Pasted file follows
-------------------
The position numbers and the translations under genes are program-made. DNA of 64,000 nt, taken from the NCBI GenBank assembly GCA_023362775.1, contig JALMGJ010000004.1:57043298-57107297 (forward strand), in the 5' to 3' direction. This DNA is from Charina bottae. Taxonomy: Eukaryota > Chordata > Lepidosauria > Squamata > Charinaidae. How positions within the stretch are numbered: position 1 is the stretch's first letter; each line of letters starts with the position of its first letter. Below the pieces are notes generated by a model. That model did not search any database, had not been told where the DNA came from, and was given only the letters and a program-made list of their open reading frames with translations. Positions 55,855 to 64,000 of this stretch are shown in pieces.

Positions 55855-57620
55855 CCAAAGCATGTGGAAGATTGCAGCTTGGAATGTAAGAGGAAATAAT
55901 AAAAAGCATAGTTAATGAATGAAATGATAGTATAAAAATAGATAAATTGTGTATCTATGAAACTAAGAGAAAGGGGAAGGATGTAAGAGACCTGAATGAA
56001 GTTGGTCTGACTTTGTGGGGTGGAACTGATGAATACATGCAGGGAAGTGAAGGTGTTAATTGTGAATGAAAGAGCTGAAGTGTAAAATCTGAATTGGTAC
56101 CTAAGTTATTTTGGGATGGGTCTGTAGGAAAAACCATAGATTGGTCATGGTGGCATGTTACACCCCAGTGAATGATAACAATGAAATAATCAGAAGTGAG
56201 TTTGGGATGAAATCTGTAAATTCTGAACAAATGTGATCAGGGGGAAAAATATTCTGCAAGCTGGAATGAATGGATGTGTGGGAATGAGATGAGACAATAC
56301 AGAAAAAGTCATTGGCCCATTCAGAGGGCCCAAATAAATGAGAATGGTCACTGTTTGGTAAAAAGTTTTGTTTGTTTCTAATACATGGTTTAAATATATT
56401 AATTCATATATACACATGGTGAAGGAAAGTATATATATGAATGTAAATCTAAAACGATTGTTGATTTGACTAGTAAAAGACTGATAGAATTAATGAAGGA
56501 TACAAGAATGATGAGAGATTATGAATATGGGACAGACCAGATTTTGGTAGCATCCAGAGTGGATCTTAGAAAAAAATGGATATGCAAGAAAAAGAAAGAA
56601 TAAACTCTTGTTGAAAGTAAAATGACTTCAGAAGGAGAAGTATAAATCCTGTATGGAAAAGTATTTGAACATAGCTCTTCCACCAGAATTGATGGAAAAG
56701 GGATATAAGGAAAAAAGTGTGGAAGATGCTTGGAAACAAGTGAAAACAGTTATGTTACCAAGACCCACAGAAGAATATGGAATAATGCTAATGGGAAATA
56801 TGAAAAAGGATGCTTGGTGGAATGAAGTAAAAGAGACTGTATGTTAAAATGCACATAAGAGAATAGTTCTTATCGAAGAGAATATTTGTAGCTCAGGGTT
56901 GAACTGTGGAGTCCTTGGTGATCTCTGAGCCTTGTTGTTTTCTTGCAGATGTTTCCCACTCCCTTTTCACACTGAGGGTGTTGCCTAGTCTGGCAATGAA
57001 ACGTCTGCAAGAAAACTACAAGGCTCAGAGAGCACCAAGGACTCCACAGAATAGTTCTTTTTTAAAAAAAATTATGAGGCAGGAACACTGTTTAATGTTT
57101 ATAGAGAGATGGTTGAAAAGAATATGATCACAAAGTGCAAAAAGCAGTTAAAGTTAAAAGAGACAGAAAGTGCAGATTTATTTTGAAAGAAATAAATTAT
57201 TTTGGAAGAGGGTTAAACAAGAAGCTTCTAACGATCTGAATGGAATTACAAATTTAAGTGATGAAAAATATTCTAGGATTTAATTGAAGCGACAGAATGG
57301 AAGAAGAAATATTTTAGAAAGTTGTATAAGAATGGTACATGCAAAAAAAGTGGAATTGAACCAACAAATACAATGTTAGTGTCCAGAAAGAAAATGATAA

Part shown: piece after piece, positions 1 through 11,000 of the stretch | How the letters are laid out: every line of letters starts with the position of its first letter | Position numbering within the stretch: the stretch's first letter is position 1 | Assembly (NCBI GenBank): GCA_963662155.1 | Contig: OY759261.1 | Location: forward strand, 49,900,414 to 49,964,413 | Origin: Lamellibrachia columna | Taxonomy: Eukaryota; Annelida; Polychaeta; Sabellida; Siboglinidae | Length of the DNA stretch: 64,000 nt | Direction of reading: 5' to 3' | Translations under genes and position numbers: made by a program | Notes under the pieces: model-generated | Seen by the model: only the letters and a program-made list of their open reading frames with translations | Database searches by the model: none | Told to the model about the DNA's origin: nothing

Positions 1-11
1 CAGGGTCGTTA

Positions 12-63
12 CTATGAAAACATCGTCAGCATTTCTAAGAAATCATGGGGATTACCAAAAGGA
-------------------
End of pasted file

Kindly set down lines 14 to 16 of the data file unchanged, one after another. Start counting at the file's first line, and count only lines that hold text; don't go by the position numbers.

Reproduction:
56901 GAACTGTGGAGTCCTTGGTGATCTCTGAGCCTTGTTGTTTTCTTGCAGATGTTTCCCACTCCCTTTTCACACTGAGGGTGTTGCCTAGTCTGGCAATGAA
57001 ACGTCTGCAAGAAAACTACAAGGCTCAGAGAGCACCAAGGACTCCACAGAATAGTTCTTTTTTAAAAAAAATTATGAGGCAGGAACACTGTTTAATGTTT
57101 ATAGAGAGATGGTTGAAAAGAATATGATCACAAAGTGCAAAAAGCAGTTAAAGTTAAAAGAGACAGAAAGTGCAGATTTATTTTGAAAGAAATAAATTAT